Experimentalists vs Conceptualists


It’s something many of us want to improve.

And it is the focus of Freakonomics episode 369, A Good Idea is not Enough.

A challenge for many is taking an idea and turning it into reality.

The ability to take an idea and turn is into reality boils down to two types of innovators, according to David Galenson, a professor at the University of Chicago.

Experimentalists and conceptualists.

Experimentalists have ambitious, yet very vague goals. And because they are vague, they are uncertain about how to achieve their goals. So they work by trial and error. They tinker. They tweak. And methodically make progress. They often don’t make preparatory works and instead just start. In one word, they’re spontaneous.

Conceptualists on the other hand have new ideas. They are theorists. They come to a new discipline and have to learn all the rules. They prepare every last detail. They develop preparatory works ahead of time.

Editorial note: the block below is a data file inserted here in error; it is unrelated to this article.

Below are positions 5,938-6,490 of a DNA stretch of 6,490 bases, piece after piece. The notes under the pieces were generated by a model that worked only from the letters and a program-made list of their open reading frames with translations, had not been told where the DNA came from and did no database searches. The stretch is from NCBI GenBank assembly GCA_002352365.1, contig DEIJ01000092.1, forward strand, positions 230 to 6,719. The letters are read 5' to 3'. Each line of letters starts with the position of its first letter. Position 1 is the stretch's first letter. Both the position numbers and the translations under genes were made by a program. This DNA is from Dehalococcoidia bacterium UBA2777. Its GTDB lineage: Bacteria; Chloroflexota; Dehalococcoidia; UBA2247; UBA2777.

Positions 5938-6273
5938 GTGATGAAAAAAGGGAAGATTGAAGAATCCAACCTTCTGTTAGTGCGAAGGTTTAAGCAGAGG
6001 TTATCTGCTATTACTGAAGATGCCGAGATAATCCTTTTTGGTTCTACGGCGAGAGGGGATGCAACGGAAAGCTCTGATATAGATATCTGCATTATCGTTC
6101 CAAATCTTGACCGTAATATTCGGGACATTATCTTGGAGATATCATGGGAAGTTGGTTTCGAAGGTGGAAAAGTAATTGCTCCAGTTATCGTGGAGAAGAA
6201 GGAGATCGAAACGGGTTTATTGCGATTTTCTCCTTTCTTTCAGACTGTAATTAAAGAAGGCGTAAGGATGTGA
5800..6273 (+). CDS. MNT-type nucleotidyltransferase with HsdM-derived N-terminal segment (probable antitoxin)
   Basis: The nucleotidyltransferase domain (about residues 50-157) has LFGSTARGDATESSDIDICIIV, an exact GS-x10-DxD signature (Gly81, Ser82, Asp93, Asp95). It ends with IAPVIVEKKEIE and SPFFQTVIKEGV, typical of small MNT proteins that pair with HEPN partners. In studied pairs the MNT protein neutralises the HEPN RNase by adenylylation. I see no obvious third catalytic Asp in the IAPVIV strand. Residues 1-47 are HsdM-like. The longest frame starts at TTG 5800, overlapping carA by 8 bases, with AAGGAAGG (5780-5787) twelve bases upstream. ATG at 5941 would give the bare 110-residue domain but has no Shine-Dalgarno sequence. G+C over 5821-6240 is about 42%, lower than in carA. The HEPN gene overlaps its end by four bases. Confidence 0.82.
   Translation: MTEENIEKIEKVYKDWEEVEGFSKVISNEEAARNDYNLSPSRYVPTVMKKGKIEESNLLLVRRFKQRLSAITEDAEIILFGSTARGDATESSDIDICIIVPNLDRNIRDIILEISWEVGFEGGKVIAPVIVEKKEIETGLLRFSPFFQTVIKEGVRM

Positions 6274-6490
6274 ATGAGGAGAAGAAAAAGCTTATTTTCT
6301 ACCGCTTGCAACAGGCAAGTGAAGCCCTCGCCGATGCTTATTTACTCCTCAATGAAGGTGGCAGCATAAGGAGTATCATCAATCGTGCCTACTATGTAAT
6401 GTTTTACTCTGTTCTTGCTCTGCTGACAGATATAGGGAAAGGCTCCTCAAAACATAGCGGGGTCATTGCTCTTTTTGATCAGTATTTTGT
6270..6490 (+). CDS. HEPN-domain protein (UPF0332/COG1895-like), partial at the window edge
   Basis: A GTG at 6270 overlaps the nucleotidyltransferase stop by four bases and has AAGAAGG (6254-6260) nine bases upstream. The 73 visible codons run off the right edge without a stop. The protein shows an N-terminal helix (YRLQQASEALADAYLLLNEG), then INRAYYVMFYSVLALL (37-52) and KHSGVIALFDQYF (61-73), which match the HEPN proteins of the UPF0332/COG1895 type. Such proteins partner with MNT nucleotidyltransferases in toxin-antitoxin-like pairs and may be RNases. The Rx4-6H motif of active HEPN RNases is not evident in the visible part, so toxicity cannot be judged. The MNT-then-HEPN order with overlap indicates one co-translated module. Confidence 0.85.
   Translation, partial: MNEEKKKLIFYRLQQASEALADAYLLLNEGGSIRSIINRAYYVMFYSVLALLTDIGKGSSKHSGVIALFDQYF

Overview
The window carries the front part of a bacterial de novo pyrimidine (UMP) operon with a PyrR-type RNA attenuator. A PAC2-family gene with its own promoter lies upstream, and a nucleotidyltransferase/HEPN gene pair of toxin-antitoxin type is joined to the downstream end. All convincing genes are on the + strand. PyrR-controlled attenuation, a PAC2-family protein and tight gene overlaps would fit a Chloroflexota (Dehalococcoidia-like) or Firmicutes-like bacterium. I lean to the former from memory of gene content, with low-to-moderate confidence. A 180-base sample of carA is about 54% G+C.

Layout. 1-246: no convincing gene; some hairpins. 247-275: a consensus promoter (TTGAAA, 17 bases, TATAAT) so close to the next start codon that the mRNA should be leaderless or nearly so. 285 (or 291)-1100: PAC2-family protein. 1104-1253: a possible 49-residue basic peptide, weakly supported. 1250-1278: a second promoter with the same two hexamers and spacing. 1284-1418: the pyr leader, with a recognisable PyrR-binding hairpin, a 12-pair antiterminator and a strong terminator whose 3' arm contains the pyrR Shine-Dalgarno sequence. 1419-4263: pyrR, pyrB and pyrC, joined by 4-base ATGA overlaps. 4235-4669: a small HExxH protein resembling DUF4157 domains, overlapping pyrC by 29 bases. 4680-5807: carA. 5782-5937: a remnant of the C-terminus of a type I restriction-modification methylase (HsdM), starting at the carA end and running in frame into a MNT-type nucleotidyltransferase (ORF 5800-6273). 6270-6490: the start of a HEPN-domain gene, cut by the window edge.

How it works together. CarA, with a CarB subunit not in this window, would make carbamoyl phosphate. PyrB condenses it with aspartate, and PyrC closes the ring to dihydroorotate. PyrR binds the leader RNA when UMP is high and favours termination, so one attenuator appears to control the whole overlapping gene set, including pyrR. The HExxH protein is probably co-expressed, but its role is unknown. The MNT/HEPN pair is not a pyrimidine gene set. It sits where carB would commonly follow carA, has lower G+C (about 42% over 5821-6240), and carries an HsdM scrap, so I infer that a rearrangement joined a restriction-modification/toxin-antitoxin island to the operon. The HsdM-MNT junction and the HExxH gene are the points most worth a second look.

Picasso falls into this second bucket.

At 25, Picasso produced an estimated 400-500 preparatory drawings over the course of one year. All of this was done to produce one painting: Les Demoiselles d’Avignon. Today, it is still the most number of works produced for one painting in Western history.

In x-rays of the Demoiselles, they have found precise underdrawings of the figures. In the Picasso Museum, there are dozens of sketchbooks of each figure in the painting to ensure everything was planned accordingly.

Neither method is better. Just different styles of execution. Which one are you?